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Uni Watch doesn't mean to kick the NHL when it's down, but have you been following the news coming from hockey HQ lately? Despite the lockout or, more likely, because of it the NHL and Reebok have big plans for a new uniform silhouette in 2006. One report described the new look as "flashier, sleeker and more form-fitting." Another told of a league official "who has seen the prototypes [and] describes them as 'sleek,' something that implies motion even at rest, like a ski racer's uniform or Spider-Man's costume."
Hmmm, Spider-Man on skis. Where could they have possibly gotten that idea?
You don't have to be a curmudgeon to see that this could be a disaster of Bengalian proportions. It dovetails nicely with one of the NHL's other brilliant marketing ideas, now being tested in the minors: painting the ice blue while changing the blue line to orange and the red line to blue. (For further depressing details, look here.)
Unfortunately, the folks at Reebok turned down Uni Watch's request for a sneak peek at the prototypes. "We feel it is best to hold off on unveiling the uniform until a more appropriate time," their e-mail said. "We value your column and see it being a part of our PR plans, to assist in creating a buzz through the industry around the time of the on-ice and retail launches." Ladies and gentlemen, Uni Watch doesn't know what to say it's not every day one attains the exalted status of Reebok PR shill. Can't wait to get promoted to sales.
But enough of this cynical grousing that's too easy. Instead, let's play devil's advocate for a minute. Even though Uni Watch generally likes the hockey uni the way it is, it's easy to see how the novice fan might find it to be a bit unusual and that's without even knowing the players are wearing suspenders and garter belts beneath all those layers. Is a more streamlined look possible? Let's examine three problem areas that, at least for argument's sake, could stand some modernization:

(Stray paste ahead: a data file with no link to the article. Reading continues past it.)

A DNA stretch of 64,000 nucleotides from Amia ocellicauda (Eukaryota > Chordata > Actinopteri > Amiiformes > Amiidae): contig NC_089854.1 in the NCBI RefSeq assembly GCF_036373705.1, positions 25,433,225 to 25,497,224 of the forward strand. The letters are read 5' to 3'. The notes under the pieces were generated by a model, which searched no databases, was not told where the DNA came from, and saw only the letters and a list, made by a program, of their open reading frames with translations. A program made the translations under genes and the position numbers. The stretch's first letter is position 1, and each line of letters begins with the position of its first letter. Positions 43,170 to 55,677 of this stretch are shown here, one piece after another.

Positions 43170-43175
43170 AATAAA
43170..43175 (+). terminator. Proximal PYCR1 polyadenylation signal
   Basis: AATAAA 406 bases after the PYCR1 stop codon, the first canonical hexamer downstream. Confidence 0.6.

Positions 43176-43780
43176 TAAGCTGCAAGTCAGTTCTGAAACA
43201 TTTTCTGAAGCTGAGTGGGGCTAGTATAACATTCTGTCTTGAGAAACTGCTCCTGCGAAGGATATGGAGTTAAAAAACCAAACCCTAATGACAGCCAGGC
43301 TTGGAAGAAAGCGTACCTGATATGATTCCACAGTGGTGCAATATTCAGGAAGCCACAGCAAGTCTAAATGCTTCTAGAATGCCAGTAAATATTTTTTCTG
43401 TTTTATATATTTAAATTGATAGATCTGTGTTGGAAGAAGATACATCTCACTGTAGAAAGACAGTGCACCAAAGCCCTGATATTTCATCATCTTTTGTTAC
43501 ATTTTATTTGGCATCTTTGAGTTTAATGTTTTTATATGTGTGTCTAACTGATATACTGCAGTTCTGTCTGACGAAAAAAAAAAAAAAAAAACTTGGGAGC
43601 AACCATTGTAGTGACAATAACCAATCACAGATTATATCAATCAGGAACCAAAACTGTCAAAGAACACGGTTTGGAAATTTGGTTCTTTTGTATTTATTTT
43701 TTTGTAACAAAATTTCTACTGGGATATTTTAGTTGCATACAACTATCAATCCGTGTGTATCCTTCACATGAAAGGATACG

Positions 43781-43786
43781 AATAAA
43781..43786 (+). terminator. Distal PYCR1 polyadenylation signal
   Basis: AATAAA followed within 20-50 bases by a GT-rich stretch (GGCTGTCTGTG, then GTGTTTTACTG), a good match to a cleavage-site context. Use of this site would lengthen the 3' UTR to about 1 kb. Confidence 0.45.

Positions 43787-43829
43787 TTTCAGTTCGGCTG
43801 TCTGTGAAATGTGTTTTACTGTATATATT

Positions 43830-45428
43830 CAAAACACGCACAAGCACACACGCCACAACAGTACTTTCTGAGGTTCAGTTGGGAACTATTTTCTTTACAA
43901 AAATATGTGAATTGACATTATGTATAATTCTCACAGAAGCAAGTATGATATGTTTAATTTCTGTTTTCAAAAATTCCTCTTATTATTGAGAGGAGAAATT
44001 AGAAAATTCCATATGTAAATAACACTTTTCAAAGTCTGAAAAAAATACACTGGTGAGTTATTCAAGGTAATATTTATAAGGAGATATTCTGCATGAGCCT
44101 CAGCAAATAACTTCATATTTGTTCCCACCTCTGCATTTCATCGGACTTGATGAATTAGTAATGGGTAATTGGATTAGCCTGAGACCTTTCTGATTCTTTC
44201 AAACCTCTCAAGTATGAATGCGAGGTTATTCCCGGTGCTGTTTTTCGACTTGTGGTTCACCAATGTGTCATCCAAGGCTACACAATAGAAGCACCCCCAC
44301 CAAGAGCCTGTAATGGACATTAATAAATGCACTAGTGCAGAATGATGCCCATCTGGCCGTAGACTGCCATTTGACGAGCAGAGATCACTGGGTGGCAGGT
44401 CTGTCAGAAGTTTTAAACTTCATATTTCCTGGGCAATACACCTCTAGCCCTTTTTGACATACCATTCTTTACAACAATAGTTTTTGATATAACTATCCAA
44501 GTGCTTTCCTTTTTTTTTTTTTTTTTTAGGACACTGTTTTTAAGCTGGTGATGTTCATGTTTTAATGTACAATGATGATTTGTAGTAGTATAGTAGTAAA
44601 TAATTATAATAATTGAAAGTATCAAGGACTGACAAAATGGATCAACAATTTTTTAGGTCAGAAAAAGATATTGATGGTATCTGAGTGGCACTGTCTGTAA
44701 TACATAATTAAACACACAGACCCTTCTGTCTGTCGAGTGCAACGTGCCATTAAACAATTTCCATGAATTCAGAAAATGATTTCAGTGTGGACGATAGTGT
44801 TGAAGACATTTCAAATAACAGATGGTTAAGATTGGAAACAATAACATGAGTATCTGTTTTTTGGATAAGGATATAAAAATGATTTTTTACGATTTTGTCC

1. The untucked jersey. Hockey's untucked look dates back to the days when the game was played outdoors and players wore wool sweaters. But hey, figure skaters used to compete outdoors, too, but you don't see them dressing like this anymore. Notwithstanding a few untucked aberrations during the sartorially challenged 1970s (the Marquette basketball team, the Chicago White Sox), most sports have stuck with the tucked-in look, and with good reason: Untucked jerseys look like pajamas. Hockey should consider getting rid of them.
Yes, yes, Uni Watch can already hear the objections: freedom of movement, so much padding to cover, what about the fight strap, blah-blah-blah. But come on, if football players can do it, so can hockey players. Remember, Terrell Owens wasn't fined for whipping out the Sharpie; he was fined because his jersey was untucked.
2. The short pants. The neat thing about hockey shorts, at least from a design standpoint, is that they provide a block of contrasting color. But let's face it, they kinda put the "dork" in "dorky." In fact, they put the "dork" in "Dude, you look so totally dorky that your sport's TV ratings have dwindled to zero and nobody even cares that you just canceled your season." At one point it looked as though the answer might be Cooperalls, which the Flyers and Whalers wore in the early 1980s, but that turned out to be a short-lived experiment. Now's the time to revisit it can it really be so hard to come up with a sharp-looking pair of long hockey pants? Or full-length stockings, without the shorts? Uni Watch hates to invoke so shopworn a cliché as "If we can put a man on the moon ..." but the phrase does seem made for situations like this one.